From - Tue Nov 18 08:53:49 2014
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Date: Tue, 18 Nov 2014 08:53:46 +0100
From: Francis Sergeraert
Reply-To: Francis.Sergeraert@gmail.com
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To: "Leonard J. Schulman"
CC: Jiri Matousek ,
Lukas Vokrinek ,
Martin Cadek , Uli Wagner ,
Marek Krcal
Subject: Falty paper in SIAM JC ?
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Francis Sergeraert => Leonard J. Shulman.
==================================================
I learn the Arxiv paper:
http://arxiv.org/abs/1211.3093
is accepted for publication in the SIAM Journal of Computing.
This paper is faulty, more precisely the very kernel of this paper
is faulty. There is an essential gap in the authors' "solution" to
construct the "algorithm" announced in Theorem 1.1.
This paper is heavily based on my personal work about "Effective
Homology", a domain created by myself from scratch about 30 years ago,
to make computable the spectral sequences of Algebraic Topology,
leading to the Kenzo computer program (1998), which remains 16 years
later the only example of this sort.
The main result of the Arxiv paper was stated by myself many years
ago, and the authors of this paper, knowing my statement, solicited me
for a common work about a tentative paper about this subject.
Unfortunately these colleagues have a superficial knowledge of
computer science, and they did not make any sensible effort to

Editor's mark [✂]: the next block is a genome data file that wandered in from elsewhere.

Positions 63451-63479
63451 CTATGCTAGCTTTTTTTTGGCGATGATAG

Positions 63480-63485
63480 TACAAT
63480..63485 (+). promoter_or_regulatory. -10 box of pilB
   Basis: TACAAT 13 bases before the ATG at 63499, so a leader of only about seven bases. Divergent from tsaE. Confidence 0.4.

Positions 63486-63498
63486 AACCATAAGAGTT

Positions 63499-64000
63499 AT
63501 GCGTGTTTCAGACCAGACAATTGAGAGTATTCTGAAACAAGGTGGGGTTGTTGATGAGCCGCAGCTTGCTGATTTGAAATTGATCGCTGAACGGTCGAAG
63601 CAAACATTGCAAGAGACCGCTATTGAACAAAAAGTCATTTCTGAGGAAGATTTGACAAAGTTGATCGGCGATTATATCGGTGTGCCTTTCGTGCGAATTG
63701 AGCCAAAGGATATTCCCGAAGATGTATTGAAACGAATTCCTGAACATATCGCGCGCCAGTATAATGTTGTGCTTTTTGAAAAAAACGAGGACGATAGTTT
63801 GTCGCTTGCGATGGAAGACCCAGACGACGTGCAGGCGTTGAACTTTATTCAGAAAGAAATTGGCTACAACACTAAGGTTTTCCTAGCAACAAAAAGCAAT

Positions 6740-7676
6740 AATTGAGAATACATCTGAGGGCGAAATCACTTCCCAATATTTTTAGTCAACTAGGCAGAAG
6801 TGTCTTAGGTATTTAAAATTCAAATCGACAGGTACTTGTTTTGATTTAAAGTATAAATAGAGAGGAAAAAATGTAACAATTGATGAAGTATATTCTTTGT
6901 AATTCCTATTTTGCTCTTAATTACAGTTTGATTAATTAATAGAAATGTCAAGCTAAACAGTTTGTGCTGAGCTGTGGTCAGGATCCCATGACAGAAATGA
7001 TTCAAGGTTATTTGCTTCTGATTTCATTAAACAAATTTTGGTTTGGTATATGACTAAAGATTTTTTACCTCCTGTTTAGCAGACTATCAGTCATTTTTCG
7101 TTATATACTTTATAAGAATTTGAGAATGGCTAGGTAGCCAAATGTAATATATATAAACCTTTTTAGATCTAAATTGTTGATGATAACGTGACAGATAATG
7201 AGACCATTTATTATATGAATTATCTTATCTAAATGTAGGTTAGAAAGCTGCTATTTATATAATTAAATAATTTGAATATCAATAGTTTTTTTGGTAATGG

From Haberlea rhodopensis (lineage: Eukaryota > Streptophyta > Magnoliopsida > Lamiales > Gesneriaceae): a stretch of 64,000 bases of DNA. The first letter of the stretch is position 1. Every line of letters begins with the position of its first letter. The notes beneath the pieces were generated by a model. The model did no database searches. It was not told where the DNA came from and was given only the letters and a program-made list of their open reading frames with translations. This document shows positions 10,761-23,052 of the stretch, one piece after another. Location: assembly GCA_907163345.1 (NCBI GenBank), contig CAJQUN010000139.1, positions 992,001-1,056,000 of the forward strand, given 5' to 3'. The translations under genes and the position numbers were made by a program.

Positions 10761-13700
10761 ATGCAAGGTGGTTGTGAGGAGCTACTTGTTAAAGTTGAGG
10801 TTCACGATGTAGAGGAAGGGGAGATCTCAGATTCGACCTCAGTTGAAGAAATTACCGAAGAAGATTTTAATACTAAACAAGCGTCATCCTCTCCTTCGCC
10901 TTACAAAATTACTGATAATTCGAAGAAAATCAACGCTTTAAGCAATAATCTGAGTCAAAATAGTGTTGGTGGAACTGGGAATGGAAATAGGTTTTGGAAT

understand the unavoidable intensive use of functional programming in
the algorithms using the Effective Homology methods.
So that it was not possible to make our "common" work converge to a
correct paper. It's a pity: these men are excellent topologists. In
spite of my severe warnings about their faults in programming
technology, they finally uploaded their paper on Arxiv. I of course
refused to cosign this paper, as it was proposed: Is it correct to
cosign a paper which you would reject as referee?
If the paper does appear in Siam JC, I'll explain in details on my
web site why the paper is faulty. Not difficult.
In short, the parameter set \mathcal{I}, constantly used in the
paper, leads to the following amusing situation. The authors prove
that for every i \in \mathcal{I} they can write down an algorithm A(i)
computing the desired homotopy group. But this algorithm depends on
i. For a new value j \neq i, you have to write down another algorithm
A(j). The actual result of the paper is only a uniform polynomial
complexity of all the A(i)'s, but the *unique* algorithm claimed in
Theorem 1.1 is not obtained.
[In other words, the authors sell a computer able to compute the
product 3x4. If you want later to compute 5x6, you must buy another
computer.]
The solution is simple. To obtain the unique desired algorithm,
there remains to study the algorithm i -> A(i). But this requires a
high level of functional programming, when an algorithm must construct
an algorithm, a point totally omitted in the paper, in particular
making quite different the study of complexity, the main subject of
the paper. Making also much simpler the understanding of the final
algorithm, avoiding all the clumsy technicalities making this paper
absolutely ugly.
The algorithm i -> A(i) has been written down by myself and my
collaborators in 1997-8 and successfully used since. I know it a
litlle.
I feel sorry for the unhappy referee receiving this paper. I wonder
what intellectual process has been able to validate this faulty paper.
A situation which certainly will interest my friends of the
so-called Univalent Foundation. Read for example in:
https://www.ias.edu/sites/default/files/pdfs/publications/letter-2014-summer.pdf
the nice paper by Voevodsky (p.8).
Thanks for your work.
Bien cordialement.